page 855, Goodchild and Dauer identify two protein binding partners of torsinA, one that localizes to the ER membrane and one that spans the inner membrane of the nuclear envelope. The team hypothesizes that DYT1 is a nuclear envelope disease, and that identification of such protein complexes will provide a mechanistic probe into a poorly characterized region of the cell.
In wild-type cells, the majority of torsinA protein localizes to the lumen of the ER, while a small proportion associates with the nuclear envelope. In cells carrying the disease-associated mutation, the proportion of torsinA at the envelope increases. Furthermore, a torsinA mutant that cannot hydrolyze ATP, and therefore becomes trapped on its target protein, selectively localizes to the nuclear periphery.
To find out what torsinA binds at the nuclear envelope, the team screened a series of nuclear envelope proteins in cells expressing GFP-labeled torsinA. Overexpression of LAP1, a lamin-associated protein, increased the proportion of perinuclear torsinA, and further analysis demonstrates an association between torsinA and the lumenal domain of LAP1. Based on sequence comparisons, Goodchild and Dauer identified a second torsinA binding protein, LULL1, an ER protein that has a single transmembrane domain and a long lumenal domain similar to that of LAP1. The torsinA-LULL1 association is also dependent on the lumenal region of LULL1.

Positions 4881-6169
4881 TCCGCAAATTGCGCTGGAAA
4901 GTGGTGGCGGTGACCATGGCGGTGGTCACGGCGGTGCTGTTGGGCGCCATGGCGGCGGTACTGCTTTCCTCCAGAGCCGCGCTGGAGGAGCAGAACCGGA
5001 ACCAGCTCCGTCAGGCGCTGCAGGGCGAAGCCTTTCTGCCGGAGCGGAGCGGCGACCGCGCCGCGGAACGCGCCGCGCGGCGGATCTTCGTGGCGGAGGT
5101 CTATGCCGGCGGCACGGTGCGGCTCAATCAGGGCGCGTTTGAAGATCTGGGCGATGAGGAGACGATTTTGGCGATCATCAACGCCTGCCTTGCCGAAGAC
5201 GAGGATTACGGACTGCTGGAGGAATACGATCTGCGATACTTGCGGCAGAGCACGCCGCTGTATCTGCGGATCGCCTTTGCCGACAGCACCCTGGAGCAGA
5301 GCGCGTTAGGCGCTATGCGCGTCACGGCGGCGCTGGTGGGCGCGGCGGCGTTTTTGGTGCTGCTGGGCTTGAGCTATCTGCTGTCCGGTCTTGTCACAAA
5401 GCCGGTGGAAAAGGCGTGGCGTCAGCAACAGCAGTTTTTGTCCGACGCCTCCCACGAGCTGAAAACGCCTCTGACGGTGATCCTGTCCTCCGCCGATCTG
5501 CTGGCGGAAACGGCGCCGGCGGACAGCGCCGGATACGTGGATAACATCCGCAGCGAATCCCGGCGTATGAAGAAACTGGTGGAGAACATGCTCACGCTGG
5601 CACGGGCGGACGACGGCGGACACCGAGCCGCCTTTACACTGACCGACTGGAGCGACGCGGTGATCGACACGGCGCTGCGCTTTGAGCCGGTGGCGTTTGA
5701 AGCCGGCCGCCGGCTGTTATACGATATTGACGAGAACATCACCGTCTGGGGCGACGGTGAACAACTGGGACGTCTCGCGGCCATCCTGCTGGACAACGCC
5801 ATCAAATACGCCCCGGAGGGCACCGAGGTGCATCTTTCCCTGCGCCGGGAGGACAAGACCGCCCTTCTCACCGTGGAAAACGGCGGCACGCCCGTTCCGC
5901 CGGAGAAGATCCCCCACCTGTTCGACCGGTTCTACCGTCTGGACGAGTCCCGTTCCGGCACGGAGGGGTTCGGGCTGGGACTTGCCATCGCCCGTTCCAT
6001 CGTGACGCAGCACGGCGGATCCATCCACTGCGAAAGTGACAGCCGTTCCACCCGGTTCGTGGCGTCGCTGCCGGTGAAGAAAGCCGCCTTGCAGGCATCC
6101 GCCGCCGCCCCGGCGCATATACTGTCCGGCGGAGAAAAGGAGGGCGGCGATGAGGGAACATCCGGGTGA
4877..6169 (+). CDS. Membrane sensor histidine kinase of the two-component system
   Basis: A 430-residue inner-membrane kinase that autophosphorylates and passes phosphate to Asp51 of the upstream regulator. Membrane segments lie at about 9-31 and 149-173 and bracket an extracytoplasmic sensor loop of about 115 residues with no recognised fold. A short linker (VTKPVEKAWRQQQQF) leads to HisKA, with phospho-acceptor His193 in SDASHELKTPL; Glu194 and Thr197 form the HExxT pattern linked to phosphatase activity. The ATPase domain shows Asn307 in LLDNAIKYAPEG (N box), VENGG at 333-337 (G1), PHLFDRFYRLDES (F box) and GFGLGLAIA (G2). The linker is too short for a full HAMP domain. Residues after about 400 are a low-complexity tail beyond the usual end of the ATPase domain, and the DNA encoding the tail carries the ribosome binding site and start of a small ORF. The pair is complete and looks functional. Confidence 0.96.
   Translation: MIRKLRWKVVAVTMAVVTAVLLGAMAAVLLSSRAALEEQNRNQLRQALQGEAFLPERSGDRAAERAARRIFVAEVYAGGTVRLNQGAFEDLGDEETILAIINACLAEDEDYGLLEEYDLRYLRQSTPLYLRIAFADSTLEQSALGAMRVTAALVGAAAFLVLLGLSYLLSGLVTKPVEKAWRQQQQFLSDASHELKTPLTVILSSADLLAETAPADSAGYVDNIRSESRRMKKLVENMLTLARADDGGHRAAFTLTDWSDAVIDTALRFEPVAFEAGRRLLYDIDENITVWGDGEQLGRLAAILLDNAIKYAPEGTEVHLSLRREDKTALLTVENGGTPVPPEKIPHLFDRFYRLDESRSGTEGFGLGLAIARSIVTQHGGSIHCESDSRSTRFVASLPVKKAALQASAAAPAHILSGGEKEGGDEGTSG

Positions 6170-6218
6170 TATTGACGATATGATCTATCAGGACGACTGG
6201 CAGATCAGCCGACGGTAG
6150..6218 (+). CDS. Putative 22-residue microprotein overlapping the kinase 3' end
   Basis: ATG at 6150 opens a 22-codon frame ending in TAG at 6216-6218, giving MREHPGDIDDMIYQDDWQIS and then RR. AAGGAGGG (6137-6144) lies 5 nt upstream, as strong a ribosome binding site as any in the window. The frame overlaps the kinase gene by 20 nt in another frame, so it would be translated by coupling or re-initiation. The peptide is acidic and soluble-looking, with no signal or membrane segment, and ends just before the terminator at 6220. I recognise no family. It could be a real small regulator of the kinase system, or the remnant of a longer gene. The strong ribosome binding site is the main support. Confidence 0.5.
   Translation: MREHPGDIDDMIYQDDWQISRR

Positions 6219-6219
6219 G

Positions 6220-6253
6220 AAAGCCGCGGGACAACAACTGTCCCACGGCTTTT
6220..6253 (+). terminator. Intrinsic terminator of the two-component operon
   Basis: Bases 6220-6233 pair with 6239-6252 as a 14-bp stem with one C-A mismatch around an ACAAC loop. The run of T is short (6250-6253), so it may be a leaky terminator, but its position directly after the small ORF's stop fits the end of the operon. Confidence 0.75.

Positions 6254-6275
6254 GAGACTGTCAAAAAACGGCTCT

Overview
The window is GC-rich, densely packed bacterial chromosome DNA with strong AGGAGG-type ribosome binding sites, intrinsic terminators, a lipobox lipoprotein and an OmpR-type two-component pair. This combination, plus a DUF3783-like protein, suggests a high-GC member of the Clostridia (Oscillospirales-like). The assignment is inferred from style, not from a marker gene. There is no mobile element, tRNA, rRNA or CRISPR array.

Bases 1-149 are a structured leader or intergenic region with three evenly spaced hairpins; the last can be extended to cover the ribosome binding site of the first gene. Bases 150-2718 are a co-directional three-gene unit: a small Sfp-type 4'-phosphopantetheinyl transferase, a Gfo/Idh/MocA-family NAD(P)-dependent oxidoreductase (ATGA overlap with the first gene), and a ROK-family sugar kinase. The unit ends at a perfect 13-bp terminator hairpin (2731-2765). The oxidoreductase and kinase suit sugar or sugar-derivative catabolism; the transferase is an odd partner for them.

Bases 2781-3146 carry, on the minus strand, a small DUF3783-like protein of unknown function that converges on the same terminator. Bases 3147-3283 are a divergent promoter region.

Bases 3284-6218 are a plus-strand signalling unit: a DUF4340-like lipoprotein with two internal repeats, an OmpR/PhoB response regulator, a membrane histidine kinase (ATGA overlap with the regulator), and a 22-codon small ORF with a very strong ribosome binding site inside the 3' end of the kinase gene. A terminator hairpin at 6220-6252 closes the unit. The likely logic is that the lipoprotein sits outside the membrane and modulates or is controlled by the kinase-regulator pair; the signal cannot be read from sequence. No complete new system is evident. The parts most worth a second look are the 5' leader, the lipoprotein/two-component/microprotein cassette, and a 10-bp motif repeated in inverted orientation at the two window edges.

The association between lamins, LAP1, and torsinA suggests that torsinA dysfunction may cause problems typical of laminopathies, including improper chromatin organization, transcriptional problems, or overall changes in nuclear architecture. Because the function of AAA ATPase proteins is known—they typically use the energy of ATP hydrolysis to disassemble multiprotein complexes or unfold individual proteins—the researchers think they can use the complex as a launching point to learn about the function of the nuclear envelope.